The forex market fluctuated on Wednesday. The Swedish crown and kiwi dollar showed little changed, but the Norwegian crown tumbled down by 0.2% against the U.S. dollar.
The Euro also plunged below $1.19, trading at $1.18785 at last. It fell by 0.3% since the previous session’s New York close. On Tuesday, the common currency jumped above $1.20 for the first time since 2018.
It seems a slowdown in inflation on Tuesday had no influence on the Euro. Despite that, analysts think that it raises problems for the ECB in the future. Furthermore, German retail sales shrunk unexpectedly, tumbling down by 0.9% in July.
The Australian dollar traded at 0.73525 against the dollar, lowering by 0.3%. Australian GDP data showed the country’s economy declined by 7% in the three months to June, putting it in its first recession in nearly three decades. This news caused the Aussy’s downfall.
How did the U.S. dollar fare?
The dollar has been struggling for the last few weeks, going into a deep recession. Analysts expected the downtrend to continue longer. However, the greenback rallied on Wednesday after the release of positive U.S. manufacturing data.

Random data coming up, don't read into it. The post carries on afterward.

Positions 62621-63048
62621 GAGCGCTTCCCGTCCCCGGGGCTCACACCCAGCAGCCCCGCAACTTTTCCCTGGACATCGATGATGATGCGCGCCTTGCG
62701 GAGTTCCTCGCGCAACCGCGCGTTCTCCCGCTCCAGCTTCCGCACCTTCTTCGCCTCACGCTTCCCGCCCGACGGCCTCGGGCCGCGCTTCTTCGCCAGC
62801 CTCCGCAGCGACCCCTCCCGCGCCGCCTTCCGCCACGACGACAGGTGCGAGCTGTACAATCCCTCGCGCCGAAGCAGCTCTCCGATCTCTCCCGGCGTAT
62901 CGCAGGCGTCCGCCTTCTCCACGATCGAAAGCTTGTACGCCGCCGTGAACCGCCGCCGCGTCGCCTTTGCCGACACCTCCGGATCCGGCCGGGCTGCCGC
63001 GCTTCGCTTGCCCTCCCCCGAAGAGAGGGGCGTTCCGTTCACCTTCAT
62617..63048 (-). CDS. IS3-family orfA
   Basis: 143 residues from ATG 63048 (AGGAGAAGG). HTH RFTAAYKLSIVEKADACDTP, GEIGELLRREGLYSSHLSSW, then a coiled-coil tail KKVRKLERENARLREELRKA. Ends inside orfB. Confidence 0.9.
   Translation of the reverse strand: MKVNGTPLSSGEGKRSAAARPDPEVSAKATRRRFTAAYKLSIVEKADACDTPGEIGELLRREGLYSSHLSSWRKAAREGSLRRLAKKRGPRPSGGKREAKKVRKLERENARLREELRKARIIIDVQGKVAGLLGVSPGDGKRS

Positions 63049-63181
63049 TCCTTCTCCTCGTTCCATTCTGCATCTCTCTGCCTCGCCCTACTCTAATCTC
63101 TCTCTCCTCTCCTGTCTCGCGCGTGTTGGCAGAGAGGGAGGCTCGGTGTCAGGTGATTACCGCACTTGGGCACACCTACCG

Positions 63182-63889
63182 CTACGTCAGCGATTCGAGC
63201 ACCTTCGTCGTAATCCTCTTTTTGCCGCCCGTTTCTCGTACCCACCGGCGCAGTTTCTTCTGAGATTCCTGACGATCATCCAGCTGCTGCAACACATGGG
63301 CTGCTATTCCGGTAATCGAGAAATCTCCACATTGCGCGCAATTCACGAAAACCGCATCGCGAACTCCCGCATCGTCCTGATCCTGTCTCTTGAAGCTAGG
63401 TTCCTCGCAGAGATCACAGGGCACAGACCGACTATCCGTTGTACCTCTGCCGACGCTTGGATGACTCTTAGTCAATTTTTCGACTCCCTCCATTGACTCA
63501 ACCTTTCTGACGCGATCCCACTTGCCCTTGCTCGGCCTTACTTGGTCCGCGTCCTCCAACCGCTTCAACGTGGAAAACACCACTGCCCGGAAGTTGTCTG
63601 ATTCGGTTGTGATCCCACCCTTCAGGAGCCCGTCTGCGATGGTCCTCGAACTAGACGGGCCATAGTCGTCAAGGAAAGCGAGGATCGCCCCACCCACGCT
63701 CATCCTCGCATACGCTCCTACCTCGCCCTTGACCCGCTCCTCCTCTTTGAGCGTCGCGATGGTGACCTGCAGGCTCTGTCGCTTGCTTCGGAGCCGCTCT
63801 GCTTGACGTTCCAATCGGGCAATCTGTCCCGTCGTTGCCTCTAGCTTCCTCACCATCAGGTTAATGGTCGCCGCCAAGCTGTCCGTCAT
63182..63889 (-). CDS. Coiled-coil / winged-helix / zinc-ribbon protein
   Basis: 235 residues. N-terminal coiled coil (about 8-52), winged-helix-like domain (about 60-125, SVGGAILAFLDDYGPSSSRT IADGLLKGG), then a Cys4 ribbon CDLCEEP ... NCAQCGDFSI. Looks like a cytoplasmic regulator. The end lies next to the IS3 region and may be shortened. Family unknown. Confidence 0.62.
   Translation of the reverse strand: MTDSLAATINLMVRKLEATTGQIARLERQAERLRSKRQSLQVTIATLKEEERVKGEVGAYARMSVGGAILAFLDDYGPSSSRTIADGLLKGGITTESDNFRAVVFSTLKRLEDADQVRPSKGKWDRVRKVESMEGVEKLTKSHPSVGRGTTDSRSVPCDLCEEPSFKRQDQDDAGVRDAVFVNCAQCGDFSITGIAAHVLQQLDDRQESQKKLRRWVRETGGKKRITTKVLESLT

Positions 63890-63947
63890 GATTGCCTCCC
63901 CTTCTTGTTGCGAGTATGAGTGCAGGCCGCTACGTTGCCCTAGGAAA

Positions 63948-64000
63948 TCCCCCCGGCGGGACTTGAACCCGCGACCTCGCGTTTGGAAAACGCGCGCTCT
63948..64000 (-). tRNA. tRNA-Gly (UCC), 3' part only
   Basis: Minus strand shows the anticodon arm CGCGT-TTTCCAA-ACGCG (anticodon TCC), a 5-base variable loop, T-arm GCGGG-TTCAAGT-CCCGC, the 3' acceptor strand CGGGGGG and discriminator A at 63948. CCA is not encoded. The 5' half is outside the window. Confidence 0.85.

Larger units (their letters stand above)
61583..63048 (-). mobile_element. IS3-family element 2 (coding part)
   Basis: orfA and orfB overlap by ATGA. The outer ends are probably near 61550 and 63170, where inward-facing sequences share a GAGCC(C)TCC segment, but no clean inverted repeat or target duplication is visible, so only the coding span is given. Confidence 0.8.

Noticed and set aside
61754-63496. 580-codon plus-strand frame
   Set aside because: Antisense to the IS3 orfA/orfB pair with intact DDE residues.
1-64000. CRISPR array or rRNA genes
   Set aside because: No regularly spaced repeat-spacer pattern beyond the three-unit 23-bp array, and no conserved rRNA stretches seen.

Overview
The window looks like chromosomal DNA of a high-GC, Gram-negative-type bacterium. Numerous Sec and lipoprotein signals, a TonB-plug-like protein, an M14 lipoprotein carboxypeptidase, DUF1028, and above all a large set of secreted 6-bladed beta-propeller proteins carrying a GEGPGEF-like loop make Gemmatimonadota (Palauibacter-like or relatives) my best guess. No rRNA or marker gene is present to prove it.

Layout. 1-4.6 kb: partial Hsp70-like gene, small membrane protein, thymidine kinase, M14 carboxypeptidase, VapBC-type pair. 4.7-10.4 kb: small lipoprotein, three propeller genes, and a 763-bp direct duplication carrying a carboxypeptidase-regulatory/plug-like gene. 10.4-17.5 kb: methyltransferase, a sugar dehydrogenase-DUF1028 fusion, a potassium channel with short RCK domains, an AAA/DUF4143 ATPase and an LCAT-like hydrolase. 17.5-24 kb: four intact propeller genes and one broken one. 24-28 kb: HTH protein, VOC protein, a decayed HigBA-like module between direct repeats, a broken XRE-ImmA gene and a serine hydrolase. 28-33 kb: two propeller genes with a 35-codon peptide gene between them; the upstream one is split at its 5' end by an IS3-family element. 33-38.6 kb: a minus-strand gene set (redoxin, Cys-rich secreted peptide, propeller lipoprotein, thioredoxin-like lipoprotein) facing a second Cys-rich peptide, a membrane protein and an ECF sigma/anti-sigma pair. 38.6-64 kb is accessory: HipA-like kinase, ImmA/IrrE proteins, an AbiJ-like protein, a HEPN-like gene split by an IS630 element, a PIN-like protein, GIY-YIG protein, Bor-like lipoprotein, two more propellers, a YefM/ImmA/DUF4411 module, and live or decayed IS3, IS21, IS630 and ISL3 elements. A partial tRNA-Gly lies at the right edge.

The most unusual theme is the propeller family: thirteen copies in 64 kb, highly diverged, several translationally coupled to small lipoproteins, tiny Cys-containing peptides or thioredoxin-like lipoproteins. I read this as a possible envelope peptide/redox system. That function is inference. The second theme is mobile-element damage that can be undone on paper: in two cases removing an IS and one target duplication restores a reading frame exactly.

According to the report, Manufacturing activity increased more than expected in the United States during August, with new orders increasing. On the other hand, factory employment continued to lag. It was already declining before the Covid-19, though, due to the Trump administration’s trade war with China.
After the positive news, the greenback surged forward against a basket of currencies overnight. The U.S. currency gained 0.3% at 92.511 so far. The data also boosted Asian and European indexes.
According to Commerzbank analyst Thu Lan Nguyen, the long-term economic fallout from Covid-19 is unknown. Nonetheless, it is countries’ relative economic performance that drives exchange rates, along with monetary policy developments. The dollar benefited from much-improved ISM data, which suggests a continued high-speed recovery.